SKOPJE, Macedonia — Ethnic Albanian rebels attacked Macedonian forces near a northern village Friday, trapping senior government officials in a remote area, despite U.S. moves to cut the flow of supplies to the insurgents from Kosovo.
Macedonian state radio announced that border crossing points into Kosovo would be closed Friday afternoon because of the "security situation." Most supplies to Kosovo's civilian population and international peacekeepers enter the province from Macedonia.
The fighting started late Thursday when insurgents ambushed a government convoy in the village of Brest, killing a driver. Shooting continued Friday, preventing the officials in the convoy — including the country's deputy interior minister — from leaving the village, police sources said.
Brest is about two miles south of another hamlet on the Kosovo border that the rebels evacuated early Thursday. After the rebels left, U.S. peacekeepers took over the hamlet, Tanusevci, and promised to prevent Kosovo from becoming a safe haven for insurgents.
Macedonian officials traveled to the area to assure residents that the government was in control and came under attack, officials said.
The American move into the border region was the most robust response so far by the NATO-led peacekeeping force to ethnic Albanian rebel activity that is spreading from Kosovo to Albanian-speaking areas beyond the province's borders.
Additionally, NATO agreed Thursday to allow Yugoslav troops to take up positions in the southern part of a buffer zone around Kosovo to curb ethnic Albanian smuggling from Macedonia into the Presevo Valley of Yugoslavia's main republic, Serbia.
It's an area where the borders of Macedonia, Kosovo and the rest of Serbia meet.
Ethnic Albanian rebels in the valley launched an attack Friday on Serb forces along the buffer zone, killing one policeman and wounding two others, Serb officials said. The attack occurred in the village of Lucane — half of which is controlled by Serb forces, the other half by ethnic Albanian fighters.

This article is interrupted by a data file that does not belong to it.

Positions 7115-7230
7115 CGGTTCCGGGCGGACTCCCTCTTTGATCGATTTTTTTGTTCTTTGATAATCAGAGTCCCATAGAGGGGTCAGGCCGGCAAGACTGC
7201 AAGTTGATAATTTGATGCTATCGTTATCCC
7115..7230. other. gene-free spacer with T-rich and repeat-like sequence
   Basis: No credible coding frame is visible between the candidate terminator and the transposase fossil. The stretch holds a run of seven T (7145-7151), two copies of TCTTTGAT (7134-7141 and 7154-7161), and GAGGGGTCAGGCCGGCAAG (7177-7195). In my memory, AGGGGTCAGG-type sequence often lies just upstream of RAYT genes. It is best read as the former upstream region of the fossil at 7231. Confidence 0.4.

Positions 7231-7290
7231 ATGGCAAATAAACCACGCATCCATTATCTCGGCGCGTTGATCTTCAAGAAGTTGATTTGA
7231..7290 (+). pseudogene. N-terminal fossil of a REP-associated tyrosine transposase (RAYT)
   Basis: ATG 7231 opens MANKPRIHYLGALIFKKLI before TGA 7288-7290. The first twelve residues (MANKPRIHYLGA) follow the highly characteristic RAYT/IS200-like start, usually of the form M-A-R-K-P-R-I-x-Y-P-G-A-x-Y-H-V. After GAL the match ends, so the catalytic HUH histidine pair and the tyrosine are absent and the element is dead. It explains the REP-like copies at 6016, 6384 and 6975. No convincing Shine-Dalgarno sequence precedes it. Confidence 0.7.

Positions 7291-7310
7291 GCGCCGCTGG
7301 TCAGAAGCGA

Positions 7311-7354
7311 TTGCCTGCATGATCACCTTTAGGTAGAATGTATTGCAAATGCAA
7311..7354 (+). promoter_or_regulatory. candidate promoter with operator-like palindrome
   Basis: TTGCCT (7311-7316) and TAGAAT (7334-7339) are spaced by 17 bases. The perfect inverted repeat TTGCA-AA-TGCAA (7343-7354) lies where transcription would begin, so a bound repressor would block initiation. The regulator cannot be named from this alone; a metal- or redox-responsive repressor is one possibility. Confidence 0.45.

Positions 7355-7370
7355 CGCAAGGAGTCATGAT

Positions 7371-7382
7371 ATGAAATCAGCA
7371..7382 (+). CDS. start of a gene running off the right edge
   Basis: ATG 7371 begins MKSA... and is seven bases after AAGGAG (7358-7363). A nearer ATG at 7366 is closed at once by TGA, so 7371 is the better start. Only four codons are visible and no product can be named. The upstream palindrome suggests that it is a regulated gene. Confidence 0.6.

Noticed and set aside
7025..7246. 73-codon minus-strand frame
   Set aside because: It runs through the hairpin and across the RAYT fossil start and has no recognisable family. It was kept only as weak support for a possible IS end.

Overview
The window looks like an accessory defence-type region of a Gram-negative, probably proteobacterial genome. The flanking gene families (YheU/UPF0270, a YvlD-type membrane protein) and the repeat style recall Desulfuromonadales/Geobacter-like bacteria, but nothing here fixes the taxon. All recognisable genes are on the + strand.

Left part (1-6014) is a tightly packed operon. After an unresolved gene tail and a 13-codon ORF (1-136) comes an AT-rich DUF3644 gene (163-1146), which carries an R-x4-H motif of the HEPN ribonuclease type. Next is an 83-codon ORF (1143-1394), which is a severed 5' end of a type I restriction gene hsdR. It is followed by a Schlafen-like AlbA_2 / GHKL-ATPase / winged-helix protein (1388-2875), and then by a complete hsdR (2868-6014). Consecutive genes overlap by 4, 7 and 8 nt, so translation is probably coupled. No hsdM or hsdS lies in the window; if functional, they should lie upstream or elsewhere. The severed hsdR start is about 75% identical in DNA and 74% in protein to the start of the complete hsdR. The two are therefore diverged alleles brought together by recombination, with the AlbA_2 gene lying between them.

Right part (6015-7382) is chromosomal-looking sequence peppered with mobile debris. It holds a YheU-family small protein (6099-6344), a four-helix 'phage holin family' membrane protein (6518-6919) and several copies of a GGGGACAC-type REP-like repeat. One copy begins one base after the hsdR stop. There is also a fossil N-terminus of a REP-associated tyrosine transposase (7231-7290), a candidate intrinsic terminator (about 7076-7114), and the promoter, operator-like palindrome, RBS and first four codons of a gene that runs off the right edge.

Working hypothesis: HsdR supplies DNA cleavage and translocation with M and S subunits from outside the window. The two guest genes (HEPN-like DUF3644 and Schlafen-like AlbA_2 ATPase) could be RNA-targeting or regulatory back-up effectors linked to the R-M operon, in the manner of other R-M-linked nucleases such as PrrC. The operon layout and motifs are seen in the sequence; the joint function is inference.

Fighting around Kosovo's borders has raised fears of a new Balkan war. Concern is especially strong for the stability of Macedonia, an impoverished, landlocked country of 2 million people — 25 percent of them ethnic Albanians.
Greece announced Friday it would send military aid — including five trucks, radios, medical supplies and bulletproof vests — to its northern neighbor. Bulgaria dispatched a 10-truck convoy of military supplies to Macedonia on Thursday, and Bulgarian Prime Minister Ivan Kostov arrived for a two-day visit to show solidarity with the Macedonians.
In Washington, NATO Secretary General Lord Robertson expressed confidence that Kosovo peacekeepers can put an end to attacks by ethnic Albanian rebels along the border with Macedonia.
"Their robust presence, I believe, is having an effect on those people who use that whole border area — ill-defined as it is, heavily mined as it is — as a sort of adventure playground for violence," Robertson said Thursday at a news conference with Defense Secretary Donald H. Rumsfeld.
Moves to strengthen border security and allow Yugoslav troops into the buffer zone represent a major change in the mission of NATO-led peacekeepers, who entered Kosovo in June 1999 after a 78-day NATO bombing campaign to force then-Yugoslav President Slobodan Milosevic to halt his crackdown on Kosovo Albanian separatists.
At first, NATO's mission was to protect the province's ethnic Albanian population. With rebel activity spreading, the alliance now faces the task of curbing ethnic Albanian militants — a move which could put them in conflict with the province's overwhelmingly Albanian majority.
Thursday's attack on the police convoy was the third fatal incident in Macedonia in a week. Two Macedonian soldiers died last weekend when their vehicle struck a land mine and a third was killed by a sniper.